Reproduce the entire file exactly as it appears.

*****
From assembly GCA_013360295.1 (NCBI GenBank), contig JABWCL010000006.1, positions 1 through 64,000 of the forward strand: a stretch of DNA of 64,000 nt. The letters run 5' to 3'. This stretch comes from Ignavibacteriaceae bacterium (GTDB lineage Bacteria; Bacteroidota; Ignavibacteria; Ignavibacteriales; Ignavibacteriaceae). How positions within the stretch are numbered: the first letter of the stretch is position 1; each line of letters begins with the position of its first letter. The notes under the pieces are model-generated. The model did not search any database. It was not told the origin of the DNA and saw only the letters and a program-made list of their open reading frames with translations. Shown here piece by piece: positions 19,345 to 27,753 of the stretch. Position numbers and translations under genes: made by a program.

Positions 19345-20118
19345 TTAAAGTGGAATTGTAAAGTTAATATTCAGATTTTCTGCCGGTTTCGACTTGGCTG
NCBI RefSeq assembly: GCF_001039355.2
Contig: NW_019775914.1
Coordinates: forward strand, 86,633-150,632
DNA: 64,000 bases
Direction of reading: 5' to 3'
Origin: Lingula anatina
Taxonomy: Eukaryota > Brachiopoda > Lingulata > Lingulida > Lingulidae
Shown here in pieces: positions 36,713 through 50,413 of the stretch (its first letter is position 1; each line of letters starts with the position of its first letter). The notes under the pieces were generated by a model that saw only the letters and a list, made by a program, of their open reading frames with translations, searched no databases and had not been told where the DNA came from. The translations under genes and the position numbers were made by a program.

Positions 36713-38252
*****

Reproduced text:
From assembly GCA_013360295.1 (NCBI GenBank), contig JABWCL010000006.1, positions 1 through 64,000 of the forward strand: a stretch of DNA of 64,000 nt. The letters run 5' to 3'. This stretch comes from Ignavibacteriaceae bacterium (GTDB lineage Bacteria; Bacteroidota; Ignavibacteria; Ignavibacteriales; Ignavibacteriaceae). How positions within the stretch are numbered: the first letter of the stretch is position 1; each line of letters begins with the position of its first letter. The notes under the pieces are model-generated. The model did not search any database. It was not told the origin of the DNA and saw only the letters and a program-made list of their open reading frames with translations. Shown here piece by piece: positions 19,345 to 27,753 of the stretch. Position numbers and translations under genes: made by a program.

Positions 19345-20118
19345 TTAAAGTGGAATTGTAAAGTTAATATTCAGATTTTCTGCCGGTTTCGACTTGGCTG
NCBI RefSeq assembly: GCF_001039355.2
Contig: NW_019775914.1
Coordinates: forward strand, 86,633-150,632
DNA: 64,000 bases
Direction of reading: 5' to 3'
Origin: Lingula anatina
Taxonomy: Eukaryota > Brachiopoda > Lingulata > Lingulida > Lingulidae
Shown here in pieces: positions 36,713 through 50,413 of the stretch (its first letter is position 1; each line of letters starts with the position of its first letter). The notes under the pieces were generated by a model that saw only the letters and a list, made by a program, of their open reading frames with translations, searched no databases and had not been told where the DNA came from. The translations under genes and the position numbers were made by a program.

Positions 36713-38252